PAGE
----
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Re: Roland VG8

> Hi there,
> You're absolutely right. There is a delay, imposed by the pitch shifter 
> than any tracking mechanism. It's nowhere near as bad as some rack gear 
> shift settings though (the Lexicon MPX-100 & Sony HR-MP5 being cases in 
>point - 
> even the cheapo Zoom 1201 does a better job than either of those).

I'm not sure about this, but my theory is that the VG-8's pitch shifter 
by adjusting itself to the frequency of the note you are playing. A lot of
pitch shifters (like the one on my old GP-16) have a weird warble that 
continues all the way through the note. On certain notes it goes away. So I
think on the VG-8 they are tracking the pitch of the guitar string and then
adjusting the pitch shifter to match. A lot of time there is a kind of
warble on the attacks of the notes that sounds like the older pitch 
Maybe this is the time when the pitch tracker has not yet figured out the
note and so has not yet adjusted the pitch shifter.

> The other thing to watch with the pitch shifting is that ISTR a 
>discussion on 
> vg-8.com of the presence of artifacts of the original sound along with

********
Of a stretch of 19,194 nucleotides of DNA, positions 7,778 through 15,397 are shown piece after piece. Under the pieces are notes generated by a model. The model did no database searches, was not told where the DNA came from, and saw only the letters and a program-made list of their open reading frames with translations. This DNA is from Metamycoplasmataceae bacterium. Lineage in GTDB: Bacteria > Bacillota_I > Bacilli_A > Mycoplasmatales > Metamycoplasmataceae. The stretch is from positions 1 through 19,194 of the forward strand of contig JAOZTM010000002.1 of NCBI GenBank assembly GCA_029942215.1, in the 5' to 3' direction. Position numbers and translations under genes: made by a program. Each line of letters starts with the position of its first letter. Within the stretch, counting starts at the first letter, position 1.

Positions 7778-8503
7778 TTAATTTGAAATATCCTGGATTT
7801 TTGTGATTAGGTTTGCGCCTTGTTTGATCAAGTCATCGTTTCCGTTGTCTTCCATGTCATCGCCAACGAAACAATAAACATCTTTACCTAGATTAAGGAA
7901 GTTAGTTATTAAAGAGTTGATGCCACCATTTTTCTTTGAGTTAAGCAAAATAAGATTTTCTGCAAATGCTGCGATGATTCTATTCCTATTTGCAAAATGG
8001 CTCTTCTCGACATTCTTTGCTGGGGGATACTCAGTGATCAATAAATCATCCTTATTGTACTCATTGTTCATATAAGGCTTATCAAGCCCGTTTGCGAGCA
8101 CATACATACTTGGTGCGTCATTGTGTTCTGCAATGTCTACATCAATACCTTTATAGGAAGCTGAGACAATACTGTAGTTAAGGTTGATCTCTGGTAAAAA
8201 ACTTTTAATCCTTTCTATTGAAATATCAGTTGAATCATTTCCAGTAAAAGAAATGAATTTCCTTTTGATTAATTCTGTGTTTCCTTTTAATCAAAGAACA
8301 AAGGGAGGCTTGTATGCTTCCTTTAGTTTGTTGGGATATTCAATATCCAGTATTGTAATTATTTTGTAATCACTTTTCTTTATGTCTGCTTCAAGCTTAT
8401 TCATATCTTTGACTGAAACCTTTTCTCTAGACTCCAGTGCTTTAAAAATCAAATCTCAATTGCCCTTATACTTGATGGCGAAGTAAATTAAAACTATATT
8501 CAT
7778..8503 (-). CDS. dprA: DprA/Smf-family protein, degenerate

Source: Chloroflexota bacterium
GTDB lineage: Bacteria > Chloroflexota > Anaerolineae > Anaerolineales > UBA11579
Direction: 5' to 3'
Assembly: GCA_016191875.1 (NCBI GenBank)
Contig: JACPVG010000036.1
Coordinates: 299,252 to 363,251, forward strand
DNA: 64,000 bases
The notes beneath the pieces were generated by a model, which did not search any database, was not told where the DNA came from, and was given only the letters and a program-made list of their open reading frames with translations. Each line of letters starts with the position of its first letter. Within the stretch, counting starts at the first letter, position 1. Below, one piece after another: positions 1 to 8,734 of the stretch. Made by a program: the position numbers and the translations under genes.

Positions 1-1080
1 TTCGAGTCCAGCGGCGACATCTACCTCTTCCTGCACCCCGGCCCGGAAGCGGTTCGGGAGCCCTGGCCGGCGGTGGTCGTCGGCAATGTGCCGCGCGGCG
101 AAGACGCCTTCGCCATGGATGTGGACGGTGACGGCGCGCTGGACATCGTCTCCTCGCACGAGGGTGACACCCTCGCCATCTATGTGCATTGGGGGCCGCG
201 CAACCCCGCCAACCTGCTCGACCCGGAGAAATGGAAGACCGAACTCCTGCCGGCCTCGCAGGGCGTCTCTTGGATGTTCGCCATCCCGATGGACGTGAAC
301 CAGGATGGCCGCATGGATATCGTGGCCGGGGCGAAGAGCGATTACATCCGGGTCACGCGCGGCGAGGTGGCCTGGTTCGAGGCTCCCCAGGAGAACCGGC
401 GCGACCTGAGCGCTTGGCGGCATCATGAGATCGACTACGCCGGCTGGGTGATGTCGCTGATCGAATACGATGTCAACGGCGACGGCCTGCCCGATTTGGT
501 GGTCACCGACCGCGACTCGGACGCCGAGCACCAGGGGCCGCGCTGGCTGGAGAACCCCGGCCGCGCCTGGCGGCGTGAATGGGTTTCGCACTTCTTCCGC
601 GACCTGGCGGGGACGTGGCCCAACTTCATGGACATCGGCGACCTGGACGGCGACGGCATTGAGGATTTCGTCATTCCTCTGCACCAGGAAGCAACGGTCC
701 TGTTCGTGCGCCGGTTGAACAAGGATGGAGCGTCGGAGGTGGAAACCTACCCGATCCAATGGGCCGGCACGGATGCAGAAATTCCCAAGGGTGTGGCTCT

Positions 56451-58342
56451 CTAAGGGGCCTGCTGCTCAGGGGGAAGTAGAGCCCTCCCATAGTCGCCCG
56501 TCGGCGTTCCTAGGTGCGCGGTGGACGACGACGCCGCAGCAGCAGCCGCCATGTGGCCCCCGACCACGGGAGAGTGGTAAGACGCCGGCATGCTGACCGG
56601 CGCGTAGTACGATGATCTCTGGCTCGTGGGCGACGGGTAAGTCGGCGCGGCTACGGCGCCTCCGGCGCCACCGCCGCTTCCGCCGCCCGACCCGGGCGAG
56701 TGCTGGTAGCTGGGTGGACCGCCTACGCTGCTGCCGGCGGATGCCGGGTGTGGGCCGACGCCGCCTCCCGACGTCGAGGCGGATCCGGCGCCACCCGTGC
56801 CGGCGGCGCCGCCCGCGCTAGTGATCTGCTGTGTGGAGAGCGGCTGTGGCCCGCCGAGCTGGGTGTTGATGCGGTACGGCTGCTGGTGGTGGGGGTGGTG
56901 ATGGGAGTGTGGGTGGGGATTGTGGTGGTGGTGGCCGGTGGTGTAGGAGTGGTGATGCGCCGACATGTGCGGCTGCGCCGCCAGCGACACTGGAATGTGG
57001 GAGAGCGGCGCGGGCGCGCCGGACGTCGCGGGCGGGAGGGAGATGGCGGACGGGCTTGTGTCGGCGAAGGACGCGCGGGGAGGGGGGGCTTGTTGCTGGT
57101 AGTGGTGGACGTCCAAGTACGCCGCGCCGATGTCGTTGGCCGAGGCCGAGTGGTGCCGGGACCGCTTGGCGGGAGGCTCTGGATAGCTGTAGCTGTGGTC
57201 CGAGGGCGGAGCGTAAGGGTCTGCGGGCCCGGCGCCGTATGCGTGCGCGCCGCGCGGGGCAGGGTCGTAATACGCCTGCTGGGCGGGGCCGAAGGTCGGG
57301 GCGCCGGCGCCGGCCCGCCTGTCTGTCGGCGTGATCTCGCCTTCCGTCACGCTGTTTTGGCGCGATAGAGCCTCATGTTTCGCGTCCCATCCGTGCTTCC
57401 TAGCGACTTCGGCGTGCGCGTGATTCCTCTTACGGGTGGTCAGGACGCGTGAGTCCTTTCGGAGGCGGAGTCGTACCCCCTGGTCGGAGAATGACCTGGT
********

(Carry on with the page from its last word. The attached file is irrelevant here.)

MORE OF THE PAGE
> shifted sound, even if the balance was set to 100% shifted. I've never 
> noticed this myself, but I don't play altered tunings too much (although 
>I have 
> the obligatory Fripp NST Les Paul & acoustic patches set up :) 

I've never had that exact problem, but maybe they were experiencing
another thing and misinterpreting it. Having the pitch shifter on can cause
weird effects when sympathetic vibrations happen between strings.
Like if you play a high E and the low E string starts to vibrate on the
harmonic two octaves above its fundamental. Normally this is not that 
noticeable because the two notes are related. But if you have the pitch 
set for drop D tuning, then this sympathetic vibration will come out of the
VG-8 shifted to the D a step below the open high E string. This can be
very disconcerting!

Also, if you are using a hollowbody guitar (I've used it with 
my GK-2a-equipped Washburn J6 jazz guitar) then the acoustic string sound 
very audible and annoying when you are trying to do an alternate tuning.

>If altered 
> tunings are your bag, you may want to check this thoroughly with a set 
> headphones though. And obviously if you start with  your GK attached to 
> acoustic, altered tuning patches on the VG8 may lead to some ... unusual 
> harmonies :)
> After all this bashing of the pitch shifter, I have to admit I did 
> the automatic tuning compensation the VG8 can do, though !
> - Tony

Yeah, I've had loads of fun with the pitch shifter, especially combining it
with the hex fuzz to make closely-voiced chords that sound like Brian May
overdubs. Or using it to shift one string up and down an octave for jazz
block chords. Or shifting certain strings around in response to a pedal,
like on the preset pedal steel sounds.

Mark Smart